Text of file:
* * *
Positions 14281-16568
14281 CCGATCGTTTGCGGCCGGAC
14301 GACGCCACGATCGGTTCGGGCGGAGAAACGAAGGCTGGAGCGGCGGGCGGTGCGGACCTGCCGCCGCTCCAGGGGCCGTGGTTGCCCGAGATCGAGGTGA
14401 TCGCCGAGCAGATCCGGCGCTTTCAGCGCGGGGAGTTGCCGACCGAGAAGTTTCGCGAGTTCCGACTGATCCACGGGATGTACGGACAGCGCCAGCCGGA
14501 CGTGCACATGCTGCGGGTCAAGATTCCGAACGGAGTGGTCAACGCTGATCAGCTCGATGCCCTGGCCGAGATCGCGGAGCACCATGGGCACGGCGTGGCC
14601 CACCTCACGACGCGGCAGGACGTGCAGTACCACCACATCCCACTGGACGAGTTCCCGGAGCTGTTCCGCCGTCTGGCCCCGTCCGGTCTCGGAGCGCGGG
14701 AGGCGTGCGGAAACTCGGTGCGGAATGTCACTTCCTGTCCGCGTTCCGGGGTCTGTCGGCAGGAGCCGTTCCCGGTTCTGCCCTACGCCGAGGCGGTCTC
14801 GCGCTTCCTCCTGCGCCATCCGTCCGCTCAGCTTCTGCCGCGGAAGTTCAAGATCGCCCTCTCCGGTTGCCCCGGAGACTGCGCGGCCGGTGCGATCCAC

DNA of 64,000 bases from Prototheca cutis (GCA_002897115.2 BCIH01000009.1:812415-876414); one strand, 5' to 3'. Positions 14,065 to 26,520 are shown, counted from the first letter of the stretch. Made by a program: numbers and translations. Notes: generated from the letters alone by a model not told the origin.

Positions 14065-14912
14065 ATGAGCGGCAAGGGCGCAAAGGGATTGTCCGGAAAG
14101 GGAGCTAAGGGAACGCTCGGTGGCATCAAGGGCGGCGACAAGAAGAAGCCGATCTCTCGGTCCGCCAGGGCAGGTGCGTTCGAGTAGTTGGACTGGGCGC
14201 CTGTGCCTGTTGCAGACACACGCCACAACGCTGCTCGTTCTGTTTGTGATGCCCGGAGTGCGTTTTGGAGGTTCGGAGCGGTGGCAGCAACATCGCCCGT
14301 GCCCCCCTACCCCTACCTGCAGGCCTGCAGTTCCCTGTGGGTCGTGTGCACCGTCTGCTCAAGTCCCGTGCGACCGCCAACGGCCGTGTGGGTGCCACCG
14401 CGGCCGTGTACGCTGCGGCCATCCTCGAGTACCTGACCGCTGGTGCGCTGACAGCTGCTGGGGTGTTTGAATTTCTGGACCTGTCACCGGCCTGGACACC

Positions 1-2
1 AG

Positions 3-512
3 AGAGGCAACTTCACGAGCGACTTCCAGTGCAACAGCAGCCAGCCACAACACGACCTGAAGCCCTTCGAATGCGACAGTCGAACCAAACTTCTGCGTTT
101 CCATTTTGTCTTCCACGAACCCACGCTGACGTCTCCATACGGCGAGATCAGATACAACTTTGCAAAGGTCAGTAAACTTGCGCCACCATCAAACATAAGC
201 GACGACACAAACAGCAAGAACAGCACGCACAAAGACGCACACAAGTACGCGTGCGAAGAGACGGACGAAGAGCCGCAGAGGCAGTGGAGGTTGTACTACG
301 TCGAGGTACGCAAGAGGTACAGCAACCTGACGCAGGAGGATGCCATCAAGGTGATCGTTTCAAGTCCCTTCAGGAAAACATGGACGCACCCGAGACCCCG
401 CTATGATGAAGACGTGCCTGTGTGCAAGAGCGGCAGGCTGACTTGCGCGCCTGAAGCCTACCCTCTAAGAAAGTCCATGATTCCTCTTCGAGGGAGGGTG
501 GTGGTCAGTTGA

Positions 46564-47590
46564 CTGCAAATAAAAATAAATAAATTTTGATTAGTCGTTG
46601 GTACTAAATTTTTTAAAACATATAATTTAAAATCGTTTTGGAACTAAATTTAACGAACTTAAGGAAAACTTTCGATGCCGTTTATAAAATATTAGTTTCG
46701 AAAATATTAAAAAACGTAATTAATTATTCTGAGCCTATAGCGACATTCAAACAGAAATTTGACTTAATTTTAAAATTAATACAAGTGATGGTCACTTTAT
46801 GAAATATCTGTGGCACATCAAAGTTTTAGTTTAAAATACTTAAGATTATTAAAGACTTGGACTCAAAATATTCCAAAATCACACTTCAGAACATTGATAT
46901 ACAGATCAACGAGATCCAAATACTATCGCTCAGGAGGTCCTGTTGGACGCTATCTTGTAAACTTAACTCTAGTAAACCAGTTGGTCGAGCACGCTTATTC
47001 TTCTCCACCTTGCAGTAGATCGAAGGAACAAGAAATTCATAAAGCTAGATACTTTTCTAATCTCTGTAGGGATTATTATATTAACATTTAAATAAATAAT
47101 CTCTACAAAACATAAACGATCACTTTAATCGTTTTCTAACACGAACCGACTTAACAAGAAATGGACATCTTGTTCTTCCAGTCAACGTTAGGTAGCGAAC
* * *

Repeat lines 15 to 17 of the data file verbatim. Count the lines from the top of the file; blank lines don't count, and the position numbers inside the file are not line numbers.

14401 CGGCCGTGTACGCTGCGGCCATCCTCGAGTACCTGACCGCTGGTGCGCTGACAGCTGCTGGGGTGTTTGAATTTCTGGACCTGTCACCGGCCTGGACACC

Positions 1-2
1 AG